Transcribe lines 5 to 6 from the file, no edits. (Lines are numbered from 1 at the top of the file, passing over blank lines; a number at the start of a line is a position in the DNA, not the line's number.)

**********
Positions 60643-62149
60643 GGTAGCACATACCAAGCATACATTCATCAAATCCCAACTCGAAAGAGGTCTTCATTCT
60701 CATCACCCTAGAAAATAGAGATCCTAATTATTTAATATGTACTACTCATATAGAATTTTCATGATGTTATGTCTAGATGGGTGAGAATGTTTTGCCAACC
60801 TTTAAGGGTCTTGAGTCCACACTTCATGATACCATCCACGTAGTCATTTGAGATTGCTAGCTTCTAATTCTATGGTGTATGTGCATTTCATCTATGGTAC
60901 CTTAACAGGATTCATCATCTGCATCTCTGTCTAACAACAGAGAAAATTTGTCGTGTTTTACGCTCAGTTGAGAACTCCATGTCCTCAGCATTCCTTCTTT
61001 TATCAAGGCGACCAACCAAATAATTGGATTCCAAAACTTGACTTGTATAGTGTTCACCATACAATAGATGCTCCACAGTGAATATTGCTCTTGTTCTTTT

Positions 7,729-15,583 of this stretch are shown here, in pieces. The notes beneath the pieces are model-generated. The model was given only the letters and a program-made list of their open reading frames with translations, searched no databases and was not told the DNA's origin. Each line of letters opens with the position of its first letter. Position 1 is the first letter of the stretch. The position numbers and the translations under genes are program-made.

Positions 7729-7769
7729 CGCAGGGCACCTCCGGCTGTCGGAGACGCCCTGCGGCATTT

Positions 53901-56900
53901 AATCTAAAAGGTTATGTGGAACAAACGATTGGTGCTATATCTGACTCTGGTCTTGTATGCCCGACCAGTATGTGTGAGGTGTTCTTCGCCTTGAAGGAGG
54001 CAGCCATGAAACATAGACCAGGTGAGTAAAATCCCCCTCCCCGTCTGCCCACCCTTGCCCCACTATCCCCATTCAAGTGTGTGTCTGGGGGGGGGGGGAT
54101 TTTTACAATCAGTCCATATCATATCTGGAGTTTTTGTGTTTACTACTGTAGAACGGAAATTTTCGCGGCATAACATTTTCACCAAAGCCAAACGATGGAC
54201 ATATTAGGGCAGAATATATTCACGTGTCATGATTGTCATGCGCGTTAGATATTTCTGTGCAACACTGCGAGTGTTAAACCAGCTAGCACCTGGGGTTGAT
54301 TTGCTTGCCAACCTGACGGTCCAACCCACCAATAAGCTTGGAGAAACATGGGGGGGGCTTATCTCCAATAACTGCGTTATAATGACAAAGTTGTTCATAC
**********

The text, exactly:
60901 CTTAACAGGATTCATCATCTGCATCTCTGTCTAACAACAGAGAAAATTTGTCGTGTTTTACGCTCAGTTGAGAACTCCATGTCCTCAGCATTCCTTCTTT
61001 TATCAAGGCGACCAACCAAATAATTGGATTCCAAAACTTGACTTGTATAGTGTTCACCATACAATAGATGCTCCACAGTGAATATTGCTCTTGTTCTTTT